Curacao Scuba diving (with a 15-minute lesson, no prior experience is needed) in the National Aquarium amid manta rays, sharks, and giant sea turtles.  (The sharks and sea turtles are in adjacent enclosures, but you can feed them through the nets) Blue Curacao liqueurAnything beach-related
Mexico Plaza de la Constitucion, or Zocalo, includes the National Palace and Metropolitan CathedralTeotihuacan, a series of pyramids about 25 miles outside the city Tequila, coffee beansSilver jewelry
Panama Panama Canal (Miraflores locks and visitor center)Rain forest excursion Local artisan crafts. Note that the famous Panama hat, while popular, is typically made in Ecuador
Peru Machu Picchu (via train from Cusco) is a “must see” side trip (allow 3 days)If you are only in Lima, then Huaca Pucllana restaurant at the ruins. Silver jewelry

 

The post Debunking Five Big Data Myths appeared first on InFocus Blog | Dell EMC Services.

]]>
https://infocus.dellemc.com/laddie_suk/debunking-five-big-data-myths/feed/ 0
It’s not just Big Data… It’s Gigantic Data: A Telecom Case Study https://infocus.dellemc.com/laddie_suk/its-not-just-big-data-its-gigantic-data-a-telecom-case-study/ https://infocus.dellemc.com/laddie_suk/its-not-just-big-data-its-gigantic-data-a-telecom-case-study/#respond Mon, 16 Jun 2014 14:36:00 +0000 https://infocus.dellemc.com/?p=18834 Okay, here it is. I know you’ve been waiting for this. So without further intro… Business Problem: A global mobile communications service provider wanted to understand customer location and travel patterns to support realtime promotions, advertising and up-sell of services. In addition, they desired additional, textured information to improve the quality of their network operations […]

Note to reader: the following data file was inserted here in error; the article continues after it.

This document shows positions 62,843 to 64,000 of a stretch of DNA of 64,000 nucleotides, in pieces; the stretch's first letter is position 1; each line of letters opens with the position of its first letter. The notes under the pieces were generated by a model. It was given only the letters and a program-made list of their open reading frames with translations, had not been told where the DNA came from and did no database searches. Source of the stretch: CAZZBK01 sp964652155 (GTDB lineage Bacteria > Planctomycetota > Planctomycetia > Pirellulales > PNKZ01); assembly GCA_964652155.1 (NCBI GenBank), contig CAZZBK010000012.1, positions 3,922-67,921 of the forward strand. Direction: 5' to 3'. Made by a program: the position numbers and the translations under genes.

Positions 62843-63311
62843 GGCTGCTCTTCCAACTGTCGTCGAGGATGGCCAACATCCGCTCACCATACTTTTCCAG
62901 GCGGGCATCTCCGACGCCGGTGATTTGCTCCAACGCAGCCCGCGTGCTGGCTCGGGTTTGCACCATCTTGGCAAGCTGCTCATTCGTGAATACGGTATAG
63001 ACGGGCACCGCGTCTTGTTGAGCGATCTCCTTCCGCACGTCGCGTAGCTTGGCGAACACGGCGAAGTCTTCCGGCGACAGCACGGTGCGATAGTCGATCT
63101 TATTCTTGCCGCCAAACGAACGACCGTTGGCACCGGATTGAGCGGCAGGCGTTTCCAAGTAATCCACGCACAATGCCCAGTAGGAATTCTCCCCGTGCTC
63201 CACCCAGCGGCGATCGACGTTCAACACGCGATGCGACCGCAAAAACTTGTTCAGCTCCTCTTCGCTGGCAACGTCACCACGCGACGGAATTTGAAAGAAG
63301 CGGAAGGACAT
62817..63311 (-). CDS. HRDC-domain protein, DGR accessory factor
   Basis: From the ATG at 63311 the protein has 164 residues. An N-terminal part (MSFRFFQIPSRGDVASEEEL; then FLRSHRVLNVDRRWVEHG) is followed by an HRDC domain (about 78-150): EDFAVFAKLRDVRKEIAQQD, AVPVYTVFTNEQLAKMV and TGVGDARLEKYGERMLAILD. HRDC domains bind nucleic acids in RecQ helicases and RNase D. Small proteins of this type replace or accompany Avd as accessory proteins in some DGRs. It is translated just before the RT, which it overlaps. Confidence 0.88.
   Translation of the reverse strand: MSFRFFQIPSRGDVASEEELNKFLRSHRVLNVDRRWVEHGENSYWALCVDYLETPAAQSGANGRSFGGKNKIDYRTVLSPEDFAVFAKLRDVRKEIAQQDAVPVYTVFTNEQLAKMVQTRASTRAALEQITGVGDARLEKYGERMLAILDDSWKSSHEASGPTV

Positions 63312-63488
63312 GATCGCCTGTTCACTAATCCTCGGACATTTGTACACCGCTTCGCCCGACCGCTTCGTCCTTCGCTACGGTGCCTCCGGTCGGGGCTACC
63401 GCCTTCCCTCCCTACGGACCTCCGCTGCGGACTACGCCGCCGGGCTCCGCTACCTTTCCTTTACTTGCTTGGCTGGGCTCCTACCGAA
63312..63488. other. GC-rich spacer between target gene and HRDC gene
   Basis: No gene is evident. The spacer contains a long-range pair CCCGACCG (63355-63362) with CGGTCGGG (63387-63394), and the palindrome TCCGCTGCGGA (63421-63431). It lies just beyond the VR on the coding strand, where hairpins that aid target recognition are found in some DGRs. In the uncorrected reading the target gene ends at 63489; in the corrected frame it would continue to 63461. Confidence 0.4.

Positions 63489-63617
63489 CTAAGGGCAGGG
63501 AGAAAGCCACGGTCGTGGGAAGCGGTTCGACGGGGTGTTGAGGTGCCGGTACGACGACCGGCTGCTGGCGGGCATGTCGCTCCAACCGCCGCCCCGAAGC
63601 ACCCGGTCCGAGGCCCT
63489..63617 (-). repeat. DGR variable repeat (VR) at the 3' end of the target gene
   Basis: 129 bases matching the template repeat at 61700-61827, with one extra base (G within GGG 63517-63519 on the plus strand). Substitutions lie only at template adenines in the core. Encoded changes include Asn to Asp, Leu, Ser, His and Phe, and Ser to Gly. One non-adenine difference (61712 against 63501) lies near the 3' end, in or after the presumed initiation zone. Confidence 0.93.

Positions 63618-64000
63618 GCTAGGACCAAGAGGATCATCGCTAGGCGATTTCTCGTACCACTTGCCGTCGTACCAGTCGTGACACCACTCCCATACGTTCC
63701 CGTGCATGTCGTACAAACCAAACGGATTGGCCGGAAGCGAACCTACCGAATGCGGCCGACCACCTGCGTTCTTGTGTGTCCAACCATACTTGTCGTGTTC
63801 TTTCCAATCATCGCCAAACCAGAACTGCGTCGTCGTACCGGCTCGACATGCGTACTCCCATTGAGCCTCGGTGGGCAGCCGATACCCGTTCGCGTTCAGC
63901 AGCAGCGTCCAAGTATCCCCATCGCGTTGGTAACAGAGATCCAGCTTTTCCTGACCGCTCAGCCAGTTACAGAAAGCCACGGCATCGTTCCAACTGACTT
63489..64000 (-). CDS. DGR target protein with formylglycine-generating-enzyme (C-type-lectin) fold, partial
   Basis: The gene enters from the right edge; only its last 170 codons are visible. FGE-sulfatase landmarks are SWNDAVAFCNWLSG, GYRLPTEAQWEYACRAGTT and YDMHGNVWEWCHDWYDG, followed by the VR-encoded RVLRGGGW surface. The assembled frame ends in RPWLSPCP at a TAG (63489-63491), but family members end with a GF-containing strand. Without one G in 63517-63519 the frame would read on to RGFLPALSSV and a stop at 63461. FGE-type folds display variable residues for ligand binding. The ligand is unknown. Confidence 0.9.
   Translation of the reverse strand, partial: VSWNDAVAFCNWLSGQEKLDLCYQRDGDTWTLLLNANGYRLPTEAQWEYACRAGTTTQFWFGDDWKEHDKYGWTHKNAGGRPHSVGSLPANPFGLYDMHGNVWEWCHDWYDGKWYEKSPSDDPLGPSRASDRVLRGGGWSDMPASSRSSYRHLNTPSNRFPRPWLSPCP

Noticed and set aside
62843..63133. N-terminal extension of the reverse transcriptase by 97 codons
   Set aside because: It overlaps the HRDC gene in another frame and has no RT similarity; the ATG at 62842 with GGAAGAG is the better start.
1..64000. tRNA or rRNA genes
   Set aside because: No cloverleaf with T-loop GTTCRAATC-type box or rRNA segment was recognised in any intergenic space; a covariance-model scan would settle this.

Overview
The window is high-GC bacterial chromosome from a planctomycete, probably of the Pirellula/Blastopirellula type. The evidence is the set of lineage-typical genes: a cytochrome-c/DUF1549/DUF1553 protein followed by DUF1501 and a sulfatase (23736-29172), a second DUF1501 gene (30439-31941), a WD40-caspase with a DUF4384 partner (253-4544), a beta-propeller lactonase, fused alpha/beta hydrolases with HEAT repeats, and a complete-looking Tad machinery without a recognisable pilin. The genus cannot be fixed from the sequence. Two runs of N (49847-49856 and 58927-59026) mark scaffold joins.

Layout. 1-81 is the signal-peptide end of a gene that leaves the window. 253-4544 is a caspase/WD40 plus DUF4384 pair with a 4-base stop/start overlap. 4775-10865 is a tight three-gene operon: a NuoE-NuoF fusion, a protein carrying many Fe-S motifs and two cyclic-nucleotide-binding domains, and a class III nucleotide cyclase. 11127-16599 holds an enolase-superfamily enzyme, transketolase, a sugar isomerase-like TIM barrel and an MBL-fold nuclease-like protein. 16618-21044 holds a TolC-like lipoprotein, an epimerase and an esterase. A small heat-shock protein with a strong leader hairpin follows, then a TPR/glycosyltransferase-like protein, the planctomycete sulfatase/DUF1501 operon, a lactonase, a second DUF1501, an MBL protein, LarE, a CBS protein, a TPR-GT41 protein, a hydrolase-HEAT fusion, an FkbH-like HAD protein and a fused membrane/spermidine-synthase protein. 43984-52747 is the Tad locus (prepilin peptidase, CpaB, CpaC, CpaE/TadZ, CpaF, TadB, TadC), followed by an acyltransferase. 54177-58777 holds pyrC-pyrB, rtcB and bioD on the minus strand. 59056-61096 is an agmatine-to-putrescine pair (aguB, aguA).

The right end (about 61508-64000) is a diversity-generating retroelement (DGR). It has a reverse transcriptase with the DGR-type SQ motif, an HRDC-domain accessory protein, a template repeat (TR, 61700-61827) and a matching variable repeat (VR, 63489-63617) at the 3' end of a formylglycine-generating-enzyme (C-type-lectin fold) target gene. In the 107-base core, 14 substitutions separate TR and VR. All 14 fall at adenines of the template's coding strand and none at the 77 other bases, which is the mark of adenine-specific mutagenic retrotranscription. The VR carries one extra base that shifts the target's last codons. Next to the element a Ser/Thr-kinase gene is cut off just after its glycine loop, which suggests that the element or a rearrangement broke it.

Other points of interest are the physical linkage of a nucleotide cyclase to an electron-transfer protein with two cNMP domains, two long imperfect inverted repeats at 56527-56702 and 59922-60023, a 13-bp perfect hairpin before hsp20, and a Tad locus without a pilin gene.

The post It’s not just Big Data… It’s Gigantic Data: A Telecom Case Study appeared first on InFocus Blog | Dell EMC Services.

]]>
Okay, here it is. I know you’ve been waiting for this. So without further intro…

Business Problem:

A global mobile communications service provider wanted to understand customer location and travel patterns to support realtime promotions, advertising and up-sell of services. In addition, they desired additional, textured information to improve the quality of their network operations and provide enhanced customer service for their most important customers.

EMC’s Solution:

We bundled several existing assets from Pivotal together with EMC Professional Services to create an overall realtime analytics service solution for this carrier. An overview of the solution that we implemented is depicted below:

Real time analytics case study

 

 

 

 

 

 

 

 

 

 

 

 

 

 

 

 

 

 

 

 

 

 

 

 

 

 

 

 

 

 

 

We stored raw data as it was received for historical trends and analytics.

We ran realtime analytics models to identify patterns in the subscriber location data and to act upon the targeted behavior event.

We loaded the network control data in a realtime streaming mode for more than 10 million subscribers. A single unit of our solution is capable of ingesting data up to 10TB/hr and it has linear scalability (i.e., 20TB/hr with two units).

Business Benefits: